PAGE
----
Our biggest project this summer has been redesigning the Teacher Magazine site. As Jeanne mentions below, we’re sort of queasy about giving firm dates for the completion of new projects (with good reason). But in this case, there was a press release going out, so we were cornered. We committed to Monday, Aug. 14, as the go-live date for the new design. (Originally, the launch was scheduled for Friday, Aug. 11, but I managed to buy us an extra weekend just in case: I’ve been through site redesigns before.)
Anyway, we didn’t just decide just to redesign Teacher out of the blue. The new site is to accompany a major re-launch of the print magazine that’s been nearly a year in the planning. In an effort to meet changing market demands—and maybe create some new ones—Teacher Magazine will have a new editorial orientation: Each issue will focus on an important theme in education, starting this month with the Achievement Issue, and will be designed to give teachers the practical tools and information they need to spur reform. The magazine will also be more explicitly targeted to leaders in the teaching profession.
Our job was to translate this vision to the Web site. Being the Web team, we got a pretty late start on this, and then decided to do way more than was humanly possible anyway. We somehow resolved not only to integrate the magazine’s new format onto the site but also to give the site a thorough overhaul—i.e., to try out a bunch of new stuff we’d been talking about on a theoretical level for months. Among other things, we expanded the page width, diversified the layout, reworked navigational organization, and created lots of new space for multimedia and interactive features.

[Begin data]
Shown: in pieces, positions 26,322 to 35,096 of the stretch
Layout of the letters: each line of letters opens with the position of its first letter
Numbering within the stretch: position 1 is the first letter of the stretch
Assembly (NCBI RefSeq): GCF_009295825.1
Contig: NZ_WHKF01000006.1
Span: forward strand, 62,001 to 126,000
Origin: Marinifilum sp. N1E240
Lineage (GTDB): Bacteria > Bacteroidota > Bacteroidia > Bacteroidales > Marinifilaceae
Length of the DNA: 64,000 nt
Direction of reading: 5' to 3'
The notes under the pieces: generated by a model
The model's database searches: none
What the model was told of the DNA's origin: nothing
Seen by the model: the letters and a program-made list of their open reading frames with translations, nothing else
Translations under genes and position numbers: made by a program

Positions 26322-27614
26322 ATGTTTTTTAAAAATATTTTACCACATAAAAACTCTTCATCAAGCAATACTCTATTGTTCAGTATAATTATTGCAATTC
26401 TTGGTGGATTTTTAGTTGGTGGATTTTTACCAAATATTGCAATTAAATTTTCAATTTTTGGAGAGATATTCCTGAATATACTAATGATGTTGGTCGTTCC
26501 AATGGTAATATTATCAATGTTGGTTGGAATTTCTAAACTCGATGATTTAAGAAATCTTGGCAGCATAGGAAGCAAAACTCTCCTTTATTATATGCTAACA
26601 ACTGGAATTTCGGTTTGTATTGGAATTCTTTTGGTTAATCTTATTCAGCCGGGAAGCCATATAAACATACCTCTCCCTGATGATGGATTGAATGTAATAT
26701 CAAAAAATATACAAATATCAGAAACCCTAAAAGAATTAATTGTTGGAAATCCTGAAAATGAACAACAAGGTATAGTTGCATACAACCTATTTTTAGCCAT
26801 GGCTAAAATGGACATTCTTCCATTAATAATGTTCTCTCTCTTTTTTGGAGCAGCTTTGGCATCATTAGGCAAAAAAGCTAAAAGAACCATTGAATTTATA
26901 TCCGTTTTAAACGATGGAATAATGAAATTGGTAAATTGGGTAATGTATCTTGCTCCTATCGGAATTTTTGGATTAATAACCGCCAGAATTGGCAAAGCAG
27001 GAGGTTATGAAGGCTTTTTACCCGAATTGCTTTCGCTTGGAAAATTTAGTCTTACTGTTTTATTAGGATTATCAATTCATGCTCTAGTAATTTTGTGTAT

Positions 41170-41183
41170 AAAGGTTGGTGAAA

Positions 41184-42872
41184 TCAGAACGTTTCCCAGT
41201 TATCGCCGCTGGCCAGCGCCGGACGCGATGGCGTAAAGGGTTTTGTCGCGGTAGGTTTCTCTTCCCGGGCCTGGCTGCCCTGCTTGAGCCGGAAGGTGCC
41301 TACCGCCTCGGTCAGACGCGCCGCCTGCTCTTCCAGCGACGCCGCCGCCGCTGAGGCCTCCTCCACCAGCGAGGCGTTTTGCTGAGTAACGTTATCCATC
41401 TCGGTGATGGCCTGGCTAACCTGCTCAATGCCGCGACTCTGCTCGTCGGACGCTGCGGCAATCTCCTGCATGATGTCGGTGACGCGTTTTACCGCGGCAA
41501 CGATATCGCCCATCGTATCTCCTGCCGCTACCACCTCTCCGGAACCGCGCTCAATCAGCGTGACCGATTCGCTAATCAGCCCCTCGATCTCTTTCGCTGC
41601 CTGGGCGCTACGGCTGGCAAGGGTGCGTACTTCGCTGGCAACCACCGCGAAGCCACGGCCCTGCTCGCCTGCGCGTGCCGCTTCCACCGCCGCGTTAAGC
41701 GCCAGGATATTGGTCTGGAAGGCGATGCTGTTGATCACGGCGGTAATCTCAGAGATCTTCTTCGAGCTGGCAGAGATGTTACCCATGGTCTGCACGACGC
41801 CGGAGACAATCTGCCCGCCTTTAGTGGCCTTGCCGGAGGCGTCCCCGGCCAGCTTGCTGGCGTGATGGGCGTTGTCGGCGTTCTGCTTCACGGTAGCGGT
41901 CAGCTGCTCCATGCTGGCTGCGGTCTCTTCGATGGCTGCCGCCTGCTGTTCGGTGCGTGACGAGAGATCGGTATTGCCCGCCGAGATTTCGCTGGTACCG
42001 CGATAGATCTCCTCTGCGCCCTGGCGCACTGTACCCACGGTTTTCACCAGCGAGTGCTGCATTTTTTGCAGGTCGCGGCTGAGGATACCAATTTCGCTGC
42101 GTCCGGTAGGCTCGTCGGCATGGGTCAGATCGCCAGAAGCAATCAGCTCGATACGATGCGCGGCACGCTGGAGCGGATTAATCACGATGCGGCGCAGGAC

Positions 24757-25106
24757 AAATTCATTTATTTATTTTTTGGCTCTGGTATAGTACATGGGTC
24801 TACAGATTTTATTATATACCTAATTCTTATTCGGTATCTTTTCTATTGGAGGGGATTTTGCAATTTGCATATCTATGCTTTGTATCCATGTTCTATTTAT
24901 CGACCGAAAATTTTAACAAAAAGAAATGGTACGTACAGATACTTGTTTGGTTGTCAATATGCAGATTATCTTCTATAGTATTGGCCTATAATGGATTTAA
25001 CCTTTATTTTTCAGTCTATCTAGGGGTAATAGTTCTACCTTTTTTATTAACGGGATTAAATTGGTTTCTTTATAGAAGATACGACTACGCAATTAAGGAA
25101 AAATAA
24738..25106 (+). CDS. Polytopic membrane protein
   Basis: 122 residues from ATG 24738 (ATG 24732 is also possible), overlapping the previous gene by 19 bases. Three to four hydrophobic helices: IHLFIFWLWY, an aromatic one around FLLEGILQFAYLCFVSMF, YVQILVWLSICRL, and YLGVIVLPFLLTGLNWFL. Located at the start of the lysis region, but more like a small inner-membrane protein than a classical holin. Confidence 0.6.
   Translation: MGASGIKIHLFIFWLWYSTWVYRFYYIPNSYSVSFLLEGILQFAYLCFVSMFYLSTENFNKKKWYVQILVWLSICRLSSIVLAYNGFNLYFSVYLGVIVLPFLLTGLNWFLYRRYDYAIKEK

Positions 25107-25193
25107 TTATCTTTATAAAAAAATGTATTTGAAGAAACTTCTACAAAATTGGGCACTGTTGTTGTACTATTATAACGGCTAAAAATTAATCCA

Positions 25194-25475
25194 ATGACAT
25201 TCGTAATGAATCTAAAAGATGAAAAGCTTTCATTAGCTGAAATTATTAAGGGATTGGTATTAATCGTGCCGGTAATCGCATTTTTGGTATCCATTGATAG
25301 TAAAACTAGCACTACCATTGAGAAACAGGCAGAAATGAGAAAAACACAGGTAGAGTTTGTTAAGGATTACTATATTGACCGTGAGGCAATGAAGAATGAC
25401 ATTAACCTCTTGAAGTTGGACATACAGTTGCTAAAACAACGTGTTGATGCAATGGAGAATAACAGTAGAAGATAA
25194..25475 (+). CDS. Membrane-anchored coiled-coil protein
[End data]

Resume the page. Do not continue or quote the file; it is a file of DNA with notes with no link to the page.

We’ve also tried to give Teacher a more distinct identity on edweek.org—as we’ve learned from a number of readers that it doesn’t really have one currently. (A lot of people apparently don’t even realize that the entire Teacher site is free with registration.)
All this hasn’t made for the most restful of summers. An older colleague of mine in a former job once told me that redesigning a publication is lot like making sausage—i.e., it ain’t pretty and you probably don’t want to be around for it. That quote has popped into my head at least a few times in recent months, particularly when our proposed new site design was in the dreaded “comment” stage. (Democracy can be a real nuisance sometimes.) But I think I can now safely say that things are coming together—thanks in large part to our remarkably talented and composed designer Chienyi “Cheri” Hung and our masterful technical consultant Serge Ivanchenko. We are very excited about what we have going.
So make sure to check out www.teachermagazine.org on Aug 14, if only to see if we make the deadline. We hope you like what you see. If enough people do, you may soon see something like it on the rest of edweek.org, too.
A version of this news article first appeared in the Behind the Scenes blog.